What a weekend!  I drove up to Pinetop AZ for the Wildfire Half Marathon on Friday afternoon after like 0 planning or training! Let’s do this recap by the pros and cons.

CON:

I realized that driving long distances is an anxiety trigger for me!  I was able to kind of keep my anxiety in check but yeah, I’m not doing that drive for a while.

I was more than ready to be done driving by the time I got the hotel! When I went into the lobby, passing the ‘no vacancy’ sign and said I needed to check in, the manager said those dreaded words, “Could it be under any other name?”

Um… no! Not at all.

CON:

They didn’t have my reservation! I booked through Expedia (which normally is a breeze) but there’s was a problem with their system and long story short, the motel no longer partnered with them so they never got word of my res. It’s all Expedia’s fault and the manager was beyond helpful about it and they got me another room in a near by hotel. Problem was, this hotel didn’t have a microwave! So I couldn’t reheat the pre-race meal I prepped and packed! After scrambling for a new hotel room and checking in for the race and not knowing the area at all, I got the best meal I could think of fast. McDonalds Chicken Salad w/ Balsamic dressing.

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It’s been a while since I went to McD’s and they didn’t even have this on the menu. I probably sounded pretty dumb asking for it but oh well. Plus he called it a “Ranch Chicken salad” so I had to even further ask if they had other dressings. But if worked out enough. Luckily my room did have a coffee maker so I heated up some water in that in the A.M. to eat my oatmeal before the run.

CON:

I did not sleep well!  I think I woke up 4 times during my 6 hour sleep and had 1 dream that really shook me up. I was planning on waking up at 4 but when my eyes opened at 3 I decided I might as well get up and get moving.

PRO:

Pinetop is beautiful!! I loved loved loved running through the trees and part of it was even around a little lake. Ya’ll know how I feel about all bodies of water so that was my fav part.

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CON:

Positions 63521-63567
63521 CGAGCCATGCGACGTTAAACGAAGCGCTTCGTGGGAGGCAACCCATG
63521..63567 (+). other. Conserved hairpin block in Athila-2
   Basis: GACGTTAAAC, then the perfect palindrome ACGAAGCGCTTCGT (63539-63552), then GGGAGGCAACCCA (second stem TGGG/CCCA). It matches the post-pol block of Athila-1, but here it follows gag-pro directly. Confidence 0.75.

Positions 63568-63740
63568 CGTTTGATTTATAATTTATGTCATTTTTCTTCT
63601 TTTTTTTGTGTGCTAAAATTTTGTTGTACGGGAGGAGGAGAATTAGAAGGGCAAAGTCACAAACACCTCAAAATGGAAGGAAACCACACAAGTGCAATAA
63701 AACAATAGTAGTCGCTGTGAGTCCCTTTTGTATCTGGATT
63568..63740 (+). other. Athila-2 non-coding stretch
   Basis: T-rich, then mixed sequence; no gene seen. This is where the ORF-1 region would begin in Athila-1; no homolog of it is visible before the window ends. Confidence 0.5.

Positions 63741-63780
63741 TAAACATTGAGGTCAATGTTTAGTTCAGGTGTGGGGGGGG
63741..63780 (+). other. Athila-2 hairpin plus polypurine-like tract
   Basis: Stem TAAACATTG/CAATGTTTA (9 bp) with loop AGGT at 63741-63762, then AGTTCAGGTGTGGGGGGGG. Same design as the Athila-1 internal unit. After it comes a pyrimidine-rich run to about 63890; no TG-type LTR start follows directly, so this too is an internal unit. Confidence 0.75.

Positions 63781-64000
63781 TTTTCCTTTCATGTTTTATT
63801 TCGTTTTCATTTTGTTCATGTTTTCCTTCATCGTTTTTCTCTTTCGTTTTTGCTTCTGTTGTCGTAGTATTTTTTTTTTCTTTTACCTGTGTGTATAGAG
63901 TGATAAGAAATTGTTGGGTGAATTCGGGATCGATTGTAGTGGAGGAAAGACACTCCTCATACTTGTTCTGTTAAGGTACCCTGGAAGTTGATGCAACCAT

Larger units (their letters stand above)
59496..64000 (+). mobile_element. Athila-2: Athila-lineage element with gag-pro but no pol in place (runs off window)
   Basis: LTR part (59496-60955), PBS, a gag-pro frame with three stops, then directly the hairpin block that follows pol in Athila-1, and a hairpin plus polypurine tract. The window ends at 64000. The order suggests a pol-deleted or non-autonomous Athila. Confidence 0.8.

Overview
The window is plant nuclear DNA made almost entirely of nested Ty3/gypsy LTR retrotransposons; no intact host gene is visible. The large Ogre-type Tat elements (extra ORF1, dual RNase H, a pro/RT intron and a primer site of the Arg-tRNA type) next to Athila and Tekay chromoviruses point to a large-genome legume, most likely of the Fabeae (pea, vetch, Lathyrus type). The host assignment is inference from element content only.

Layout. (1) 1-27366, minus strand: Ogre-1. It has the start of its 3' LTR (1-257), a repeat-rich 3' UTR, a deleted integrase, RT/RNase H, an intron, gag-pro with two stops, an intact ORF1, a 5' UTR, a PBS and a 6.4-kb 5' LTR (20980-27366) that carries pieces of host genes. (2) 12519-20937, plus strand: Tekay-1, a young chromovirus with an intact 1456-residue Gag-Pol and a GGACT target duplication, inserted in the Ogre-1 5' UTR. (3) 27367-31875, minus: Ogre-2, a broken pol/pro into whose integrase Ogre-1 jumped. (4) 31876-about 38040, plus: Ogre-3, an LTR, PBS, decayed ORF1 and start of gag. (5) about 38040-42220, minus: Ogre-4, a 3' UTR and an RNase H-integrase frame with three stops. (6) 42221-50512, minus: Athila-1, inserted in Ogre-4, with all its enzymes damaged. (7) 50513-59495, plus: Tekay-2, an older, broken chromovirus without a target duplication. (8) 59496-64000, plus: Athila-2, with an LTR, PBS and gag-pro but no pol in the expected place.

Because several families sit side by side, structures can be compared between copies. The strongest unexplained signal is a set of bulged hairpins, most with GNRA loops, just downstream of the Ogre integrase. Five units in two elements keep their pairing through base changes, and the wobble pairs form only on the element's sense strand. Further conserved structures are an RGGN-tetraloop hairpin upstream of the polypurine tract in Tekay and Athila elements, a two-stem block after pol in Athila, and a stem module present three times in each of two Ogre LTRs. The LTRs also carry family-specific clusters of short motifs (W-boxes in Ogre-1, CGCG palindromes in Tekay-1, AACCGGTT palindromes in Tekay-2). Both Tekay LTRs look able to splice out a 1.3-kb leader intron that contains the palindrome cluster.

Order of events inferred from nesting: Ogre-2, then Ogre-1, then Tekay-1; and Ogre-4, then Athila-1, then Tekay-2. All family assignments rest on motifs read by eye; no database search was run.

The course was rough, man! It was a trail run for the most part (maybe about 2 miles of pavement?) but lots of either loose dirt or either groovy, rained on then driven over dirt packed roads. Avoiding all the grooves and holes and ankle-twisting paths was definitely a challenge!

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PRO:

The first 4 miles were downhill.

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CON:

The next 3 1/2 miles were uphill and I mean uphill! I didn’t see anyone run up those steep hills. I walked up a lot of this segment. Sometimes it was the kind of walking where you have to hunch over and keep your balance it was so steep. It would level off a little and I would try and catch my breath and then run the straight bits but they weren’t very long till it was uphill again.

 

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PRO:

I saw the mile 8 marker and next thing I know it was mile 10!  I love when this happens. 🙂

CON:

I am not used to running in high elevation. Where I live it sits at about 1,000 ft. This course got up to 7,300 ft! I could feel it for the first couple miles but luckily it wasn’t a big issue and I could breathe the whole time. But keeping this in mind (along with all the other things going on) I kept a very slow pace and put absolutely no pressure on myself time-wise. I knew I wasn’t going to PR so I just enjoyed being outdoors and looked at it like a long hike.

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PRO:
I finished! It may have took me barely under 3 hours but I did it and I didn’t give up. And now I have another medal to add to my collection.

PRO: (CON??)

I was CRAVING ice cream the entire last 5 miles! I knew there was a Burger King across the street from my hotel and so I set my mind to getting a Froot Loop Shake. And while I’m there and just exercised off 1000 calories, dammit I’m getting Mac n Cheetos!!

Both were satisfying as in they fulfilled what I was craving but neither tasted so spectacular that I’d 1) get them again 2) recommend them.

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CON:

By the time I finally got back to the hotel, I had just enough time to eat, take an bath and clean up before I had to check out. I peeled off my shoes and socks and laughed at my dirty self! I really did run through the dirt trails!

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CON:

Ice bath! enough said.

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CON:

Time to drive back home!

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PRO:

But the BIGGEST pro is really, just how freaking gorgeous this Earth is! The older I get the more I just want to be outside!! I love than running takes us all over the world and to such beautiful places and courses and we get to just do what we love in the sunshine (mostly…) and out in nature.

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Overall, even though I think there were more cons on this list than pros, I am happy with this weekend. Normally a 3 hour time would make me so miserably depressed but I just had the attitude from the start that I was going to enjoy the course. There were a few road blocks that definitely tried my anxiety and state of mind  but I’m proud of how I handled it all.

Sometimes races are way more mentally challenging than physically so even though I may not have pushed myself to be fastest or strongest or whatever there, I did push myself mentally to be positive and kind to myself so I still win!

Plus this was the inaugural Wildfire Half Marathon so who knows, maybe I’ll do it again next year!